Let us help with your next project. Contact us today!

Hooville Website Design

This is the Hooville website redesign, we wanted to really make it engaging for the user by using plenty of images, patterns, and iconography. Our sites are fully mobile friendly to ensure anyone can get the information they need and have a great experience.

Hooville website desktop and mobile views | Tribu Digital Marketing

Like to know more?

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An Intro Into CSS Animation

CSS is extremely useful when you just need a simple animation and don’t want to dive into JavaScript. In this article we will introduce you to key concepts and the basic structure of CSS animation.


The first step in creating CSS animation is to declare your @keyframes rule. The @keyframe rule is how you control your animation from beginning to end.

Below I have created an animation called ‘example’.

Once @keyframe ‘example’ is declared, we use percentages to control the animation. 0% is the beginning, while 100% is the end of the animation.

Within this step we also need to specify what property we will be animating. In ‘example’, we will be animating the color of some text from red to orange to yellow and then to green. There’s no need to worry about the transitions, CSS will take care of that for us.

Attaching the Animation to an Element

Once a @keyframe rule is declared, it can be used by any element on the page. We’re going to be using it with an <h1> tag.

The <h1> tag we are animating

In order to use our animation on the <h1> tag, we need to use CSS to set the animation-name property to have a value of ‘example’.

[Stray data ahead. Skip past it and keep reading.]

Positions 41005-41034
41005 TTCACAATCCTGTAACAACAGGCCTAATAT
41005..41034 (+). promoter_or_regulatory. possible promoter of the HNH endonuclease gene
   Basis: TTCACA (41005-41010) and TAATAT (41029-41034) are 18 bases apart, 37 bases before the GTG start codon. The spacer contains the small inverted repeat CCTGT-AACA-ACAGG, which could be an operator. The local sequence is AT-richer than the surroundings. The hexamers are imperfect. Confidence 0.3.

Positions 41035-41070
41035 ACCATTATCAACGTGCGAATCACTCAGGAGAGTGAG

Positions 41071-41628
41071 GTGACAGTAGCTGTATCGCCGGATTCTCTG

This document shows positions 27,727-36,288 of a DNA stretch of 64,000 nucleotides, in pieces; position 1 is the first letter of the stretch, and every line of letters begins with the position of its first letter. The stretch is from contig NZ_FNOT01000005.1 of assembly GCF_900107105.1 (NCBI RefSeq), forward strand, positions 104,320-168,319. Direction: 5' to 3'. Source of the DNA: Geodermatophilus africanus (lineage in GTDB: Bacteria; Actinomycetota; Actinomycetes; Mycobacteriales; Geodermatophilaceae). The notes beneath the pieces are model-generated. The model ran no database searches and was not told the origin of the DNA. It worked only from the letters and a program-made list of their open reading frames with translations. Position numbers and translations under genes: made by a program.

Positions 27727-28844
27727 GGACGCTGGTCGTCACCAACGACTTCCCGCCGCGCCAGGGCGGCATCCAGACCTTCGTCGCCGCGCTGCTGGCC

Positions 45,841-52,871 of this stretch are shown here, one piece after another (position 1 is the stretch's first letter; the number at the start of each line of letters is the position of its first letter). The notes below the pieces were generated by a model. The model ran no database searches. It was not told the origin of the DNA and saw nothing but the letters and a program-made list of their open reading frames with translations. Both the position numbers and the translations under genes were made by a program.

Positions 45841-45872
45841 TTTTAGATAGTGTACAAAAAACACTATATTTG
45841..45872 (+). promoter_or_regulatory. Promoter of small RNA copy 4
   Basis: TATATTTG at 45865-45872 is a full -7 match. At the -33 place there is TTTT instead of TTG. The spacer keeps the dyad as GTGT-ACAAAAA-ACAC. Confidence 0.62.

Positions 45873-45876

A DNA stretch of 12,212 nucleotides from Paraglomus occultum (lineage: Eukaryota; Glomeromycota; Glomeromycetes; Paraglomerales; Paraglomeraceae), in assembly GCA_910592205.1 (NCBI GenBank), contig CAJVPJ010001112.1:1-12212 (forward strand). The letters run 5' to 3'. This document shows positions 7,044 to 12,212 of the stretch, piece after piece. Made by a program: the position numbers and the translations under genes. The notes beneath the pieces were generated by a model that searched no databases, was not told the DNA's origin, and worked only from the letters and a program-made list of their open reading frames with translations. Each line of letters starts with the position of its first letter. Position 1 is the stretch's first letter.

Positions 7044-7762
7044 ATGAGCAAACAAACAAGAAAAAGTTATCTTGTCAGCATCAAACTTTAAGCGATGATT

There are eight animation properties used to customize your animation within CSS:

  • animation-name
  • animation-duration
  • animation-timing-function
  • animation-delay
  • animation-iteration-count
  • animation-direction
  • animation-fill-mode
  • animation-play-state

If we want our animation to take 4 seconds to complete and repeat continuously, our CSS would like this:

And our animation would look like this:

See the Pen CSS Animation Tutorial - Color by Alex Fore (@alexTribu) on CodePen.

Easing The last concept we’re going to look at is easing. Easing is used to create a more natural animation. To specify the type of easing we want to use, we need to set the animation-timing-function. Some of the values that can be used are:
  • linear
  • ease (default)
  • ease-in
  • ease-out
  • ease-in-out
To see how this works, we will create a new div with and id of ‘stretch’ and set the CSS values to the following:

See the Pen Animation Tut - Ease by Alex Fore (@alexTribu) on CodePen.

Now let’s set the animation-timing-function property to ‘linear’ to see the difference.

See the Pen Animation tut - linear by Alex Fore (@alexTribu) on CodePen.

Using  ‘linear’ causes the animation to maintain one speed throughout the entirety of the animation. Linear animations tend to feel robotic and are best to be avoided.


Now that you know the basics of CSS animation, it’s time to go play around with some code. You can create your own or feel free to play around with our CodePen